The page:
When it comes to the best places to visit in Italy, Siena is a must-see. This historic spot is home to one of Europe’s most magnificent Gothic cathedrals and is lined with narrow medieval streets, which fan out from the scallop shell-shaped main square, Piazza del Campo. So, if you find yourself in Siena and wondering: how should I spend my free time in Italy? You'll want to head right for the Piazza del Campo—and these free time tips for enjoying “Il Campo” on a tour of Siena.
The top portion of Piazza del Campo is home to the “Fountain of Joy,” or Fonte Gaia. It was commissioned to replace another fountain after its Pagan statuary was blamed for the Black Death, the plague that swept the city in 1348. While Fonte Gaia’s panels are only replicas of the 15th-century originals sculpted by Jacopo della Quercia, the depictions of Madonna and Child, Adam and Eve and the cardinal virtues are still just as lovely to look at. During your free time, walk to the upper part of the square to admire the artistry of the white-marble carvings, watch pigeons sip from gurgling spouts or make a wish and toss a coin into the turquoise water.
From wandering past red-brick buildings in the city’s UNESCO-listed historic center to admiring breathtaking frescoes inside the Piccolomini Library, there’s so much to do in Siena. If you’re looking for a spot to rest after a day of exploring, the many cafes surrounding Piazza del Campo are the places to go. Spend your free time in Siena, Italy under a maroon awning to sip a cappuccino or a glass of Tuscan wine as you watch the world go by. Taste some of the region’s famous pork, Cinta Senese, paired with soft marzolino cheese. Or, indulge in one of the city’s specialty dishes, which often feature wild game such as hare and boar—pici al ragú di cinghiale, or pasta with wild boar, is a must-try.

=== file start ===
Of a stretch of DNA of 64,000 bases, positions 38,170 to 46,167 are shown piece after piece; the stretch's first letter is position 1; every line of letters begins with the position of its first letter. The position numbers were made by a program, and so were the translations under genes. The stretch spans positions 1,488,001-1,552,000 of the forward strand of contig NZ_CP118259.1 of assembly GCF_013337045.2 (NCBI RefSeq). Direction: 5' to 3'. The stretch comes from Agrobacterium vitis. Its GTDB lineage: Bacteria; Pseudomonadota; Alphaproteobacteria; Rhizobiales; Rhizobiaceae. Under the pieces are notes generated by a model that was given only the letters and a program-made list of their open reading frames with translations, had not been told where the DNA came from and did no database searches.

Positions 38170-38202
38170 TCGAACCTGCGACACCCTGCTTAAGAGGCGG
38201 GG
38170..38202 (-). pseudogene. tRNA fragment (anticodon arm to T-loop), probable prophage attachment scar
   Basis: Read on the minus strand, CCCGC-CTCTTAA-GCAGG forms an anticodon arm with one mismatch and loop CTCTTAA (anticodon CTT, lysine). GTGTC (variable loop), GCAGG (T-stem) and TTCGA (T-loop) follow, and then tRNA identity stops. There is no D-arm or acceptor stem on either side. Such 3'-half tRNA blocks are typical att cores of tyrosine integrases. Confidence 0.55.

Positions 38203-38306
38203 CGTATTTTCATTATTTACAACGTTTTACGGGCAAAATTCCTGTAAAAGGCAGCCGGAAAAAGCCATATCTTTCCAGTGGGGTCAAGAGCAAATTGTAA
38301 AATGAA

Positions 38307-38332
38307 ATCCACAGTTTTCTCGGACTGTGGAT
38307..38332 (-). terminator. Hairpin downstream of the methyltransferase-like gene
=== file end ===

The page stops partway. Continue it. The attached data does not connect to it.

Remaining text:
If you happen to visit Siena between the beginning of February and the end of March, be sure to seek out the small wooden hut on the perimeter of Piazza del Campo. This quaint pop-up stand serves up one of the city’s most indulgent delights, frittelle, which are fried rice balls made to celebrate Father’s Day. While there are many variations of this treat, the rice version is traditional to Siena. The texture of these noshes is reminiscent of rice pudding wrapped in sugar-coated fried dough, making for a mouthwatering snack that is best eaten warm. If you have a sweet tooth, follow the scent of orange and vanilla to the popular stand, and then sit in the bustling square while you taste one of the season’s most decadent treats.
If Siena’s famous cathedral has any rival in the city, this 14th-century bell tower is most certainly it. The “tower of the eater” stands almost 300 feet tall above Siena’s town hall, Palazzo Pubblico, and was specifically built to match the height of the duomo’s campanile to show that church and state were equal in power. Today, a climb up this soaring Gothic structure is an opportunity to take in stunning panoramas of the city and the surrounding Tuscan hills.
What would you love to see on a tour of Siena, Italy?